Education professionals are renewing the call for creativity to be valued the same as more traditional academic skills.

It is a perennial problem – drama, music and other creative pursuits are never valued the same as literacy, numeracy or scientific knowledge.

Just a few months after a Federal Government-commissioned report recommended a re-jig of Australia's school curriculum focus, teachers say the more abstract elements should be just as important for developing young minds.

Staff at some schools worry that if they stop fostering creative and critical thinking skills, students will be less adaptable when they enter the workforce.

“I'm not saying let's get rid of the basics, definitely not... [but] no longer is it good enough for our kids to be able to just to know the times table,” Principal Georgia Constanti from Sydney’s Nicholson Street Public School said in a recent interview for the ABC.

“We definitely need kids to be literate and numerate, but then what they going to do with that knowledge?”

“Creativity, problem solving and developing our imagination is just as important and it needs to happen alongside if we expect kids to solve the problems of the 21st century,” says Robyn Ewing, a professor of teacher education and the arts at the University of Sydney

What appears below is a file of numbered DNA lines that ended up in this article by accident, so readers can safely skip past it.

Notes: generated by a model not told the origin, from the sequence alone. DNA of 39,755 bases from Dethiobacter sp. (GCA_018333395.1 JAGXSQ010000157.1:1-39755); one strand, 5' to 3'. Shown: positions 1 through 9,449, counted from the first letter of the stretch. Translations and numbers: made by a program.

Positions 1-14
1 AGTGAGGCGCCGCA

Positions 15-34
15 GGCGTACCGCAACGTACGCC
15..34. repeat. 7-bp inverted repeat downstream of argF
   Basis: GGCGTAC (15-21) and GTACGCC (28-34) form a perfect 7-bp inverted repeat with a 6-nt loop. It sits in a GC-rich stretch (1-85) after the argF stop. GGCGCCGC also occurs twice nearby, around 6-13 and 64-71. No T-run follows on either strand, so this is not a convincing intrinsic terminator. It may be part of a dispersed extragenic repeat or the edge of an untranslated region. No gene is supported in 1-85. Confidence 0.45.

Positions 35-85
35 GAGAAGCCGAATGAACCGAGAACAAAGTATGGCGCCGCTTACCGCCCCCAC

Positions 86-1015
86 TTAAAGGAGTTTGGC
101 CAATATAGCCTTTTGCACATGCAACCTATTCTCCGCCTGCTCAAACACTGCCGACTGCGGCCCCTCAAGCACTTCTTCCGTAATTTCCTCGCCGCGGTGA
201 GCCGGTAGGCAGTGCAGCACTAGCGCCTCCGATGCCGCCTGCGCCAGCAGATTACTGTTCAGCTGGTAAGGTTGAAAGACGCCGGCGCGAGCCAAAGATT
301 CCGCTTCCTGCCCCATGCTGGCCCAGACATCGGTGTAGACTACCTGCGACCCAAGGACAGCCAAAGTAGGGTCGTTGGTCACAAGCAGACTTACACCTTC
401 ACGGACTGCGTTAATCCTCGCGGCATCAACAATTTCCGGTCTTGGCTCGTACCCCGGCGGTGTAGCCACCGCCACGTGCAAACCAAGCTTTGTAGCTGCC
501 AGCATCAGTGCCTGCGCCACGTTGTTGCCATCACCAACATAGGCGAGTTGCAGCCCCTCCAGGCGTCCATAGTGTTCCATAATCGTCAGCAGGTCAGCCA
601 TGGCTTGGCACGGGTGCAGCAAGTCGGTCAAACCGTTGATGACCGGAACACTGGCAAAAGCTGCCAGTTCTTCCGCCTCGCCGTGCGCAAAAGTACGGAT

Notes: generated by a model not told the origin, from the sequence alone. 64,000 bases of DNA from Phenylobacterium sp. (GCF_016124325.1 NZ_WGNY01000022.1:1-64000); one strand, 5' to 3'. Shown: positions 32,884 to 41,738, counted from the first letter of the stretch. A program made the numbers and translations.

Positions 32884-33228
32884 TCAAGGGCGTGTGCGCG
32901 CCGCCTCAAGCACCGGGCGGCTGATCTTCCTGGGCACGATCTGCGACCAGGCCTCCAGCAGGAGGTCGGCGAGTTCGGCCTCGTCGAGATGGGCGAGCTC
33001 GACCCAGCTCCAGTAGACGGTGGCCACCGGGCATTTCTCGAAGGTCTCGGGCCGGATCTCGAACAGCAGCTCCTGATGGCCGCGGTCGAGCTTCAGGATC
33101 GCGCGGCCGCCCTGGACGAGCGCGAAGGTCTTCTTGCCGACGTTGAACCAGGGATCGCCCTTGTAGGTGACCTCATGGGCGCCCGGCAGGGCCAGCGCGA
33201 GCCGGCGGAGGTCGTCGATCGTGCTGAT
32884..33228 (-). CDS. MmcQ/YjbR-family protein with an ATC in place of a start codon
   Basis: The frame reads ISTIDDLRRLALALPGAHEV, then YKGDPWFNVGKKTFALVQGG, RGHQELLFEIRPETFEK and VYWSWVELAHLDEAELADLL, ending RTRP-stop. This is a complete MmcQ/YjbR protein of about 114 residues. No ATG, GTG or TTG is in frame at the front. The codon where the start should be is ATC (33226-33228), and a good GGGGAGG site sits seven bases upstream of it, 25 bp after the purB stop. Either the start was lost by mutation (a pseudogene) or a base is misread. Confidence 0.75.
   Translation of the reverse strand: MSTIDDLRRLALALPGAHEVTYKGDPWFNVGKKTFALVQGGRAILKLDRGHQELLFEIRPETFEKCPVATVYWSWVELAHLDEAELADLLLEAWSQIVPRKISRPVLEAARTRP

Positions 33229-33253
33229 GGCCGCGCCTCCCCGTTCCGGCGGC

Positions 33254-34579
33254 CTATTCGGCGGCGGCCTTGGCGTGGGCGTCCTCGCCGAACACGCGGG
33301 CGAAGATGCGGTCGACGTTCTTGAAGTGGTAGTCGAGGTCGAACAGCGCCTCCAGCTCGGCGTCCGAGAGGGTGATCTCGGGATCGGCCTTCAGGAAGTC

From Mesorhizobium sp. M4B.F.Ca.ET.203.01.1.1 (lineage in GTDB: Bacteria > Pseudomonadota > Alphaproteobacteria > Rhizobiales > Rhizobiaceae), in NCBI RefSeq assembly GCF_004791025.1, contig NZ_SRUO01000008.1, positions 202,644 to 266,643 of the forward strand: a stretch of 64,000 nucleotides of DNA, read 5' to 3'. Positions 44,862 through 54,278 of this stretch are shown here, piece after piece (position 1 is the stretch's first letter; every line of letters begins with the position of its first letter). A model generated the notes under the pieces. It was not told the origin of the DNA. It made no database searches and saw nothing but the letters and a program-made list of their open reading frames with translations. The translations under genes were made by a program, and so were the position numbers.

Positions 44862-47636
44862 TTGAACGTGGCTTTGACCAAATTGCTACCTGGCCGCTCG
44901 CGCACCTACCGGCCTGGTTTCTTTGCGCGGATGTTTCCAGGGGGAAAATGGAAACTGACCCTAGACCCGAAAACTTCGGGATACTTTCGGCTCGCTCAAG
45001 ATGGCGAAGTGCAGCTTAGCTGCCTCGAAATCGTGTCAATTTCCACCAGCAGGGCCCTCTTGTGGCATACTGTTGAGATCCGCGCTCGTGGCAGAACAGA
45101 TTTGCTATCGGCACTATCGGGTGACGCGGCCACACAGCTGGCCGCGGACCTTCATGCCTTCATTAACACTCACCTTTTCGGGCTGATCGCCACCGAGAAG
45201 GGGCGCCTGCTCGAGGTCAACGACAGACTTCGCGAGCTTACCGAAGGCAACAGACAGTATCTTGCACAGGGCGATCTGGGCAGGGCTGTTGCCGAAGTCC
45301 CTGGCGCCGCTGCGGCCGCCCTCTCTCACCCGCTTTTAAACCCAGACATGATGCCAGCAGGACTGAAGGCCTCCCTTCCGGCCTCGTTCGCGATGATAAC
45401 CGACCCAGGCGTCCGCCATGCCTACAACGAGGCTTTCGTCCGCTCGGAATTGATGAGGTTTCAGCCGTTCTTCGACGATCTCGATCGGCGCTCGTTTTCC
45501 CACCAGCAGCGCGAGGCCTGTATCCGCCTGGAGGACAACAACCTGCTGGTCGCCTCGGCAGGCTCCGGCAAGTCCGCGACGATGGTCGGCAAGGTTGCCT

“We need to really see creativity as a core or basic skill along with all those other skills that are constantly tested.”

Professor Ewing says the working life of kids in school today will not be the one job, one company style of previous generations, and creativity will be needed to move between the various sectors and roles.

“If they're not creative and they don't feel happy to take risks and have a go and fail with the idea that then they can go on to more, then they are not going to cope with the things that are going to be thrown at them,” she said.

But the recent education review by Professor Kenneth Wiltshire and Dr Kevin Donnelly called for less of an emphasis on creativity in all subjects.

The expert panel of two said the core content of the arts curriculum, including music, visual arts, drama, dance and media arts, should be ­“reduced” for students from Prep to Year 2.

“In the first two or three years, there should be a focus on literacy and numeracy … and there’s no reason the teacher can’t make use of the arts curriculum to teach that,” Prof Wiltshire said.

Queensland University of Technology professor in ­cre­ative industries Brad Haseman said the recommendations were “short-sighted”.

“By turning the arts into merely ‘a rich source of resource material’ for the first years, the review dismisses their importance in early childhood education and decades of research,” he told News Corp.

“To actually deny the significance of the arts is not only short-sighted but it’s dangerous.”

“There’s plenty of evidence that children who are given early exposure in the arts and in music develop their thinking skills,” added child and family psychologist John Irvine.